The Justice Legislation Amendment (Criminal Appeals) Bill 2019 was passed by the Andrews Government in 2019 with the changes coming into effect as of July 1 2020. The key change of this bill was the abolishment of De Novo appeals.

What are De Novo Appeals?

De Novo appeals allow a appellant to challenge their conviction or sentence, imposed in the Magistrates Court, in the County Court. This means that when the appeal is brought before the County Court, all submissions and evidence are heard as if the matter was being presented for the first time. The decision of the Magistrate, witness statements and submissions from the original matter are not taken into consideration. It is a completely fresh hearing.

What do the changes mean?

Starting from 1 July 2021, new legislation will come into effect which will fundamentally change the ability of appellants from the Magistrates’ Court to appeal the result of their matter to the County Court. Consideration for appeals will be determined by the court as outlined below.  

Conviction Appeals

If the appeal is against a conviction or finding of guilty in the Magistrates’ Court, the appeal will be determined on the basis of the transcript of evidence and the submissions made during the original hearing. New or additional evidence will only be considered if it is the interests of justice, which will be a matter ultimately determined by the Judge.

Additionally, the ability to examine, cross-examine or call new witness will only exist if the Court has granted leave. Any application for leave to examine, cross-examine, or call new witnesses must satisfy the threshold of being in the interests of justice prior to being granted.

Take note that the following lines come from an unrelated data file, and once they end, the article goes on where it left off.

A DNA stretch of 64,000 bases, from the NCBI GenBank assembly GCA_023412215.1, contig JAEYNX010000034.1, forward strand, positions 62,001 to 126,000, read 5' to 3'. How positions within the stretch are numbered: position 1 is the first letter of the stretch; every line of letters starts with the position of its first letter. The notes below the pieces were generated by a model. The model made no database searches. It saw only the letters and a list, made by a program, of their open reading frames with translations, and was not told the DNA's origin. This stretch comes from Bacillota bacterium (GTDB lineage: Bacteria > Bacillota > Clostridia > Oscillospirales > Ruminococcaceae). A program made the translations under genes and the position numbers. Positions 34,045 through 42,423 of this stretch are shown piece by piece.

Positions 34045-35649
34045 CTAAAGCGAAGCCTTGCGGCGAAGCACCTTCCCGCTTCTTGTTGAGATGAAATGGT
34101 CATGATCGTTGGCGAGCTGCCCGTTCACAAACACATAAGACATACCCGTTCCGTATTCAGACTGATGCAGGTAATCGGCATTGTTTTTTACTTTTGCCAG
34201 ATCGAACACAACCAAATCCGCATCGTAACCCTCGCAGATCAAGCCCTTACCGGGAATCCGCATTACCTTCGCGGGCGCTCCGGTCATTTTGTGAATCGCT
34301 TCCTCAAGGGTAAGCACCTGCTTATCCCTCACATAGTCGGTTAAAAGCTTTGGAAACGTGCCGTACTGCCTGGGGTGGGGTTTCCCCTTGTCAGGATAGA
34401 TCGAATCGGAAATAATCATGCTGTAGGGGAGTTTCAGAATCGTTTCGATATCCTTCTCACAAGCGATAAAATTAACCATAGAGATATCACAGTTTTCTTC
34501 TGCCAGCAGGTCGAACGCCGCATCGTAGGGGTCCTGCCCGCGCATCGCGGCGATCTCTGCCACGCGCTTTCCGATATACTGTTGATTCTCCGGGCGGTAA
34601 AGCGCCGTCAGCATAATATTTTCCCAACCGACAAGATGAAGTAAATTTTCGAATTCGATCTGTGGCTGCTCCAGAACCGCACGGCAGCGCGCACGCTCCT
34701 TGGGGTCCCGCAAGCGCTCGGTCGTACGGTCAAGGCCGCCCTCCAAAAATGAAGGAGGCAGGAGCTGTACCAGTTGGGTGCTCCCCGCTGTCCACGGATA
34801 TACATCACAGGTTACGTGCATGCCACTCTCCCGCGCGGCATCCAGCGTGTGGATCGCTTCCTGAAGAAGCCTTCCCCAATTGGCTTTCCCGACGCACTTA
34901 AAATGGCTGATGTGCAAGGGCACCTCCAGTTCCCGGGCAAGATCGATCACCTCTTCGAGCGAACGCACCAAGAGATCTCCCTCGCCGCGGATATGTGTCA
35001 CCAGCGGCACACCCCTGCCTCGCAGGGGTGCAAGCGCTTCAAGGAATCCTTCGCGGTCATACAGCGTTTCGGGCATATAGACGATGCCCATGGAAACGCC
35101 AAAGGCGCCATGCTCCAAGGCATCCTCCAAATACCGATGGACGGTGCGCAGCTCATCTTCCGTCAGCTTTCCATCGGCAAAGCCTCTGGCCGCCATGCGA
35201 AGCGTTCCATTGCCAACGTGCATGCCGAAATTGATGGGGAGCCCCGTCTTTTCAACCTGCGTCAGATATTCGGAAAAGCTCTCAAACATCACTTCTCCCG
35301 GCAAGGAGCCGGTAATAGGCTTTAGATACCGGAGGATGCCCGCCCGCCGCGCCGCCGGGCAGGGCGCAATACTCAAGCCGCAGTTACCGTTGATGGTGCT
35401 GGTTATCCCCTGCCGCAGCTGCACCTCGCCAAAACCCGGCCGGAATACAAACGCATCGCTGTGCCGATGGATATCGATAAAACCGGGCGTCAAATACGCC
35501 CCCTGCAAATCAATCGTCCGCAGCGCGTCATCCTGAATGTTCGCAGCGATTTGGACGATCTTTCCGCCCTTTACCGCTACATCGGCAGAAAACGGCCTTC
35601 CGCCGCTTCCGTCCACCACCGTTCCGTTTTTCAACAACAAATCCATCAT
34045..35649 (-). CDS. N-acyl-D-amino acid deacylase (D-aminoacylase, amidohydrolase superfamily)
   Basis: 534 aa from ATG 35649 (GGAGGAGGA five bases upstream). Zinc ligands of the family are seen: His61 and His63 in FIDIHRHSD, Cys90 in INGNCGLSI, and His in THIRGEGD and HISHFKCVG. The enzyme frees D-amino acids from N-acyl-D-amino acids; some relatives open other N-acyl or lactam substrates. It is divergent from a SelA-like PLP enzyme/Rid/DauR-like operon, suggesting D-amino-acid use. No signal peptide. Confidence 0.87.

Sentence Appeals

If the appeal is lodged against the sentence imposed by the Magistrate in a matter, the appeal may only be determined on the evidence and materials presented before the Magistrate at the initial hearing of the matter.

This means that appeals against sentence will only be considered if the County Court determines that there is a ‘compelling reason’ to impose a different sentence, such as in cases where the sentence imposed is considered by the County Court to be manifestly excessive. Accordingly, it is essential that Magistrates’ Court matters are properly prepared and conducted because the safety net of producing more evidence in support of a more lenient sentence has been removed.

Miscarriage Carriage of Justices

The new legislation reforms also allows for substantial miscarriages of justice to be handled with more transparency, with the introduction of a second or subsequent right of appeal of conviction for indictable offences, in limited circumstances. This amendment to the Criminal Procedure Act 2009 came about after our office appeared in the ground-breaking case of Faruk Orman.

Prior to this reform if fresh evidence was discovered, a convicted person who had exhausted all their appeal rights could only seek to have their conviction overturned via a Petition for Mercy. This was the case for Faruk and now, as a result of his case and the change in legislation, appellants are not reliant on politicians to refer them to the Court of Appeal.  

The creation of a second or subsequent right of appeal now provides a convicted person, whom has exhausted their appeal rights, with an avenue to appeal only if fresh and compelling evidence emerges that shows that a substantial miscarriage of justice has occurred.  

It is important to note that pending appeals and appeals filed prior to the commencement date of the new legislation will not be affected by the above changes.